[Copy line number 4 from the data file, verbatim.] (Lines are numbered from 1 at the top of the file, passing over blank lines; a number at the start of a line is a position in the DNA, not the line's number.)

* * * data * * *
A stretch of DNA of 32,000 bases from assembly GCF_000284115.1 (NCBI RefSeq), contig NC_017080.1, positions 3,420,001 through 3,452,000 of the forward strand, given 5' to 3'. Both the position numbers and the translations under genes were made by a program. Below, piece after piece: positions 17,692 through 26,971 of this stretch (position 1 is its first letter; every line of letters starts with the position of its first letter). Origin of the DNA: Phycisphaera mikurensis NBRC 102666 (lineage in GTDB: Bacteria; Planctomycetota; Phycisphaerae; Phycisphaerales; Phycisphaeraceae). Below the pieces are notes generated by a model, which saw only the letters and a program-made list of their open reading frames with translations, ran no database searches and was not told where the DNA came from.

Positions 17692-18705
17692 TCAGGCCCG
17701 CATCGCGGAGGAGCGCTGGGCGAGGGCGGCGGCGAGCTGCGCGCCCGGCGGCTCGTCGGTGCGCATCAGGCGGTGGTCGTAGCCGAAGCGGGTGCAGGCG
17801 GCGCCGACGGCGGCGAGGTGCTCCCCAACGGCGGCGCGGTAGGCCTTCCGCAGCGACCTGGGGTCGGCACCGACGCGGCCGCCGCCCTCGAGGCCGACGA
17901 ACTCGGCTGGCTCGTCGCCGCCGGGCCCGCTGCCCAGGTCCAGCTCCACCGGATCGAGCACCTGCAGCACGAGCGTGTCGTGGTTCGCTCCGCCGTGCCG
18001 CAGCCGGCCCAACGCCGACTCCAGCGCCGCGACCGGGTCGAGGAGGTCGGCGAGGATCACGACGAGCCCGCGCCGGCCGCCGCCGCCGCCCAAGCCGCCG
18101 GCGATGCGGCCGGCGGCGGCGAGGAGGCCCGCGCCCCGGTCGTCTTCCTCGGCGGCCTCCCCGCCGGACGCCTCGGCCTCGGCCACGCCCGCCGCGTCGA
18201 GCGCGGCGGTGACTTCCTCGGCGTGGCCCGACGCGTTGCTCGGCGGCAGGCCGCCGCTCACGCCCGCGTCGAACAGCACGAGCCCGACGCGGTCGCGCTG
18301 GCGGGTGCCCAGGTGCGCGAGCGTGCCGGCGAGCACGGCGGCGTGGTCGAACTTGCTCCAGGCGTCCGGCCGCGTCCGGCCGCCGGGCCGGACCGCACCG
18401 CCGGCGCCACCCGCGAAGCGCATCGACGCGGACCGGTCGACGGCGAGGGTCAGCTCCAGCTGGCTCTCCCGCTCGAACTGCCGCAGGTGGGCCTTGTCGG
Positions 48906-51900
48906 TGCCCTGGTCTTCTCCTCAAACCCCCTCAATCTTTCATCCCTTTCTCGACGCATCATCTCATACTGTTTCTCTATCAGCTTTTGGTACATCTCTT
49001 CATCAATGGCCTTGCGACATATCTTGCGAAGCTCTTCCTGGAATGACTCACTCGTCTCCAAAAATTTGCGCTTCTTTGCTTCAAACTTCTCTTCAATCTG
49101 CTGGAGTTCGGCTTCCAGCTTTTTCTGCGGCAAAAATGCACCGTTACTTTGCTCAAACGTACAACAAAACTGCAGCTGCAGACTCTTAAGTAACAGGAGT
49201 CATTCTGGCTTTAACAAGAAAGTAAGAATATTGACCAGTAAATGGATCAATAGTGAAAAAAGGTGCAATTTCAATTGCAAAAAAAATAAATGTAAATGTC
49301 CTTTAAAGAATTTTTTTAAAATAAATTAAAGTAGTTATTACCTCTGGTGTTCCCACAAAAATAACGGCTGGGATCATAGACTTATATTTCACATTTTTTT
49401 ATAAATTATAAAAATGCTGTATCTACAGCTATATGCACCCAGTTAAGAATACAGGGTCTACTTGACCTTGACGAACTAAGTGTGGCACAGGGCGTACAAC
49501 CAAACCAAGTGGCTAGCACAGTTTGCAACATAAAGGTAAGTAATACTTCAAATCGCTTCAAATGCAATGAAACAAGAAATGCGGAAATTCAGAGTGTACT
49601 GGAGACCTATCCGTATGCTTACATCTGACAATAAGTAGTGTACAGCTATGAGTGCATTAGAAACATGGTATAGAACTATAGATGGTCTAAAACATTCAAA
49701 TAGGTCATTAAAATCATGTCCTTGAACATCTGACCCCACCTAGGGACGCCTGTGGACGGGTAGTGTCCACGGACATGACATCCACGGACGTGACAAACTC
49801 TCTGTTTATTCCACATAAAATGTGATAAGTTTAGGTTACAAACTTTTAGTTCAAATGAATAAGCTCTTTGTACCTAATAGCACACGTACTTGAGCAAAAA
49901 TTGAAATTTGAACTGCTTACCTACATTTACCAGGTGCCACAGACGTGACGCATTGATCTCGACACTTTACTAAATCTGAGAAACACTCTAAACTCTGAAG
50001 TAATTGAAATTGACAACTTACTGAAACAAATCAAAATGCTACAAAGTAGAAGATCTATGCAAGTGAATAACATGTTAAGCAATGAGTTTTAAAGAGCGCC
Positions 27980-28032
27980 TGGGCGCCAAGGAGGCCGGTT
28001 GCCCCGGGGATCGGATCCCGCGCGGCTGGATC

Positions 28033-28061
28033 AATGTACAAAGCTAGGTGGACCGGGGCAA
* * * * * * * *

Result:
17701 CATCGCGGAGGAGCGCTGGGCGAGGGCGGCGGCGAGCTGCGCGCCCGGCGGCTCGTCGGTGCGCATCAGGCGGTGGTCGTAGCCGAAGCGGGTGCAGGCG